This section is from the book "Practical Dietetics With Special Reference To Diet In Disease", by William Gilman Thompson. Also available from Amazon: Practical Dietetics with Special Reference to Diet in Disease.
Starvation, or asitia, is a term which technically applies rather to the lack of sufficient food for the maintenance of the body, while inanition means the lack of assimilation of food by the tissues. Where there is defective absorption, food may be furnished to the system in abundant quantity, but inanition results from lack of ability to absorb and develop force and nutriment from it. The interval through which different persons can subsist without food depends upon: 1, External conditions of temperature and moisture; 2, the amount of work being performed; and 3, the existing condition of the body.
1. The maintenance of a uniform warm external temperature prolongs the period through which man can endure abstinence from food. Exposure to cold accelerates starvation symptoms by reducing the vitality of the body and the resistance of the system. Moisture in the air, by preventing evaporation from the surface of the body, prolongs the period of starvation which can be endured.
2. Persons who refrain completely from exercise can live far longer without food than when undergoing active work. Self-for-getfulness in times of famine, by diverting the mind from the sufferings of the body, tends to prolong life.
3. Well-nourished persons can endure longer intervals of abstinence from food than the weak or diseased. The distress of delirious or apparently insensible persons may be augmented by lack of sufficient food. Sex has no influence with the effects of starvation, but they are most keenly felt at the extremes of age, by young children, and senile subjects.
Those who have the most fat stored in their tissues call upon this supply to maintain the energy of the body in the absence of food, and, having a larger supply than thin or emaciated persons, they can endure starvation much longer, although they may complain more bitterly of the pangs of hunger than invalids, who are accustomed to a low diet. Chossat's experiments with starving animals proved that while they lost 40 per cent of body weight, the loss of fat alone reached 90 per cent, being greatly in excess of that of any other substance. Anselmier fed starved dogs upon their own blood, and succeeded in thus prolonging their lives for three or four days beyond the usual limit, and life lasted until 60 instead of 40 per cent of their body weight had been lost.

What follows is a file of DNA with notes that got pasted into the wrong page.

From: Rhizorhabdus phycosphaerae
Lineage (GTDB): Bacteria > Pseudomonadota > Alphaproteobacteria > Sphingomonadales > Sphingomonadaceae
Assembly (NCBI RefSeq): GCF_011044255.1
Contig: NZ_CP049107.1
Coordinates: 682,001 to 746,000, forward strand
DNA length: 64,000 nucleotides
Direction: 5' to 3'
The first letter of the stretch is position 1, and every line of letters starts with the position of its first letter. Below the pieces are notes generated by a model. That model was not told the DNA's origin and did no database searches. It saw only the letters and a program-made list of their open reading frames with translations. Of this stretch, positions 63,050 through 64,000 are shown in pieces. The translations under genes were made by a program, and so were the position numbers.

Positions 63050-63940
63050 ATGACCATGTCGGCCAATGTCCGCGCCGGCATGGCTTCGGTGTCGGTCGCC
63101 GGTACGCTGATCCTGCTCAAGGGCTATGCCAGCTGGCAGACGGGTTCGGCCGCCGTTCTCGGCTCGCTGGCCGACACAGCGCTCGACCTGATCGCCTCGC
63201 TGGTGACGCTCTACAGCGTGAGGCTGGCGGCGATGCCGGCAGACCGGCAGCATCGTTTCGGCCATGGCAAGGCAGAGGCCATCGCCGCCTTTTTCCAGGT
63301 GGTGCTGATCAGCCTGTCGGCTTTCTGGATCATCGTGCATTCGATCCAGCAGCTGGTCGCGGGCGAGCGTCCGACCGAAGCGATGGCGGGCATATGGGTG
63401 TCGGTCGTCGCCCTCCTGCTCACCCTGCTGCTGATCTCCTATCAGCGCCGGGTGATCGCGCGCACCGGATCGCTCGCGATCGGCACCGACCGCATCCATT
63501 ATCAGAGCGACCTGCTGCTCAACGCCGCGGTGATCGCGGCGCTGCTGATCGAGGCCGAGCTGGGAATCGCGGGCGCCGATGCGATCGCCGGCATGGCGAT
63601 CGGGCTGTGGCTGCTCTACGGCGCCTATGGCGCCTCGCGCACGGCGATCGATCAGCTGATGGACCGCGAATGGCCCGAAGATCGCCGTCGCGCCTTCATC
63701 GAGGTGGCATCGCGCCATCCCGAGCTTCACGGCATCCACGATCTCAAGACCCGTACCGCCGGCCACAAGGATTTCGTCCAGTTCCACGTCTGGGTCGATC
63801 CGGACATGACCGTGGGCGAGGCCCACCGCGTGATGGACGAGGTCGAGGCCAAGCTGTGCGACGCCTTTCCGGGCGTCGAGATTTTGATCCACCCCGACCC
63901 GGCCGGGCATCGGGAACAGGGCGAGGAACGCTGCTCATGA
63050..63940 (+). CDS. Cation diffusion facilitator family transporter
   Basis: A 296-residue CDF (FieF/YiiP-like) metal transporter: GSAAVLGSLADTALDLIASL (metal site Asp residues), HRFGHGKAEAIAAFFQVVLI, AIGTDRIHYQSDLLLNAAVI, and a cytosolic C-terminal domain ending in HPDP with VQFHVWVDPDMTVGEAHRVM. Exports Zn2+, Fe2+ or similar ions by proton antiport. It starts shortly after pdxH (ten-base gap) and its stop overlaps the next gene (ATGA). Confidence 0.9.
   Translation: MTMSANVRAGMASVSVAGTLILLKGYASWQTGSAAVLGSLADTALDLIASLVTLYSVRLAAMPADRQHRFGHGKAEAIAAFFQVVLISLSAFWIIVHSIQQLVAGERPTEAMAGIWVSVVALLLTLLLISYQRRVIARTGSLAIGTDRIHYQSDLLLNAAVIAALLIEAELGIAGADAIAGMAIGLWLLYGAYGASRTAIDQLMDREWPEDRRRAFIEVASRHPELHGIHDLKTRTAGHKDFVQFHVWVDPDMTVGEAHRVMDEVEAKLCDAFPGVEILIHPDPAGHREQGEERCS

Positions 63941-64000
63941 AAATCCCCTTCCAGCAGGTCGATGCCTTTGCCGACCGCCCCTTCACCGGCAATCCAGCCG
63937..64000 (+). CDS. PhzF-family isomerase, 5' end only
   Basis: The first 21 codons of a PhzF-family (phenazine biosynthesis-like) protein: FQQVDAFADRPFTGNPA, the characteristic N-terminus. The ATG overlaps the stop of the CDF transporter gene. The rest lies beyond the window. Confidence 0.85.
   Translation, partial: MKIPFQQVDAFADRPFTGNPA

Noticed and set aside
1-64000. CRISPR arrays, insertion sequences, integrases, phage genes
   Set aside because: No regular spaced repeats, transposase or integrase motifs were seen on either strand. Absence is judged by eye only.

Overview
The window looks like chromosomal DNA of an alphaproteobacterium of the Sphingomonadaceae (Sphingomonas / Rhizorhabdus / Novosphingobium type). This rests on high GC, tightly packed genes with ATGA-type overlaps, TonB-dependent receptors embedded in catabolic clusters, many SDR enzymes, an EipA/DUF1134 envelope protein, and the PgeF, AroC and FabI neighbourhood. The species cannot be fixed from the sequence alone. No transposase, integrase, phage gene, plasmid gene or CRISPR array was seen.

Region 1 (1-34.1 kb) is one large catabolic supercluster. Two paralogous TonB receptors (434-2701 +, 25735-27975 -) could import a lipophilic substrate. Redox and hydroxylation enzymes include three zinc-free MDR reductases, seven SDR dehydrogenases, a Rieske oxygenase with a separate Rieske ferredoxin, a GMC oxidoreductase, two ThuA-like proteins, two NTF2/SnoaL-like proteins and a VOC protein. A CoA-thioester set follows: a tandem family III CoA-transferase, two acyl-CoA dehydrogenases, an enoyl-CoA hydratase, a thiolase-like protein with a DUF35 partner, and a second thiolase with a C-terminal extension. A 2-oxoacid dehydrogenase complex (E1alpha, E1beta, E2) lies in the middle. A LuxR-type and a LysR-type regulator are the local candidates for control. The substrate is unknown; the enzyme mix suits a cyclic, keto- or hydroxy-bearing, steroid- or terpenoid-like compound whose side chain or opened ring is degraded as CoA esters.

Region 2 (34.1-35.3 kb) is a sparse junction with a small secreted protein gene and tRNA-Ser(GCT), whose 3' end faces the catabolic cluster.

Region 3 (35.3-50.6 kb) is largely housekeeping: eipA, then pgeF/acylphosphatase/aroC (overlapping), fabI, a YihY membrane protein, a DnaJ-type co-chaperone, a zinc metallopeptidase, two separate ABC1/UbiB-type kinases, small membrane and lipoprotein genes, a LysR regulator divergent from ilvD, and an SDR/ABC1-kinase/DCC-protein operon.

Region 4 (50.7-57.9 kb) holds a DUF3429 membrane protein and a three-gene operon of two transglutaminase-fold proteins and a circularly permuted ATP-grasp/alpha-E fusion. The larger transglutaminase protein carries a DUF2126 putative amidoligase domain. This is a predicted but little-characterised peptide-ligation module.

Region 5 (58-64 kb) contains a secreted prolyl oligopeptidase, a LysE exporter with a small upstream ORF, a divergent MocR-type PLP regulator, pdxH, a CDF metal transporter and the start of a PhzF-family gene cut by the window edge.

When food is wholly withheld, life cannot be prolonged beyond six to ten days in the majority of instances. During the winter of i87f5-'77 an accident occurred in a colliery in South Wales by which four men and a boy became imprisoned for ten days without food. At the expiration of this period they were found alive, and, although very feeble, they were able to walk when released. They had had a supply of water, and the atmosphere in which they were confined was moist. At another colliery accident in Wales a number of men were confined in a mine for six days without food, and, although their sufferings were extreme, nearly all were able to walk out on being rescued. As a result of an earthquake in Calabria, Sicily, in 1783, several persons were imprisoned in falling ruins. A girl of eleven years survived, having been six days without food, and another girl of sixteen years survived after eleven days of starvation.
The lack of food may be endured with far less torture if water is applied in abundance to the system. When water is withheld in addition the body loses weight much more rapidly, the tissues become dry, the thirst excessive, the secretions are suppressed, and the suffering is greatly intensified.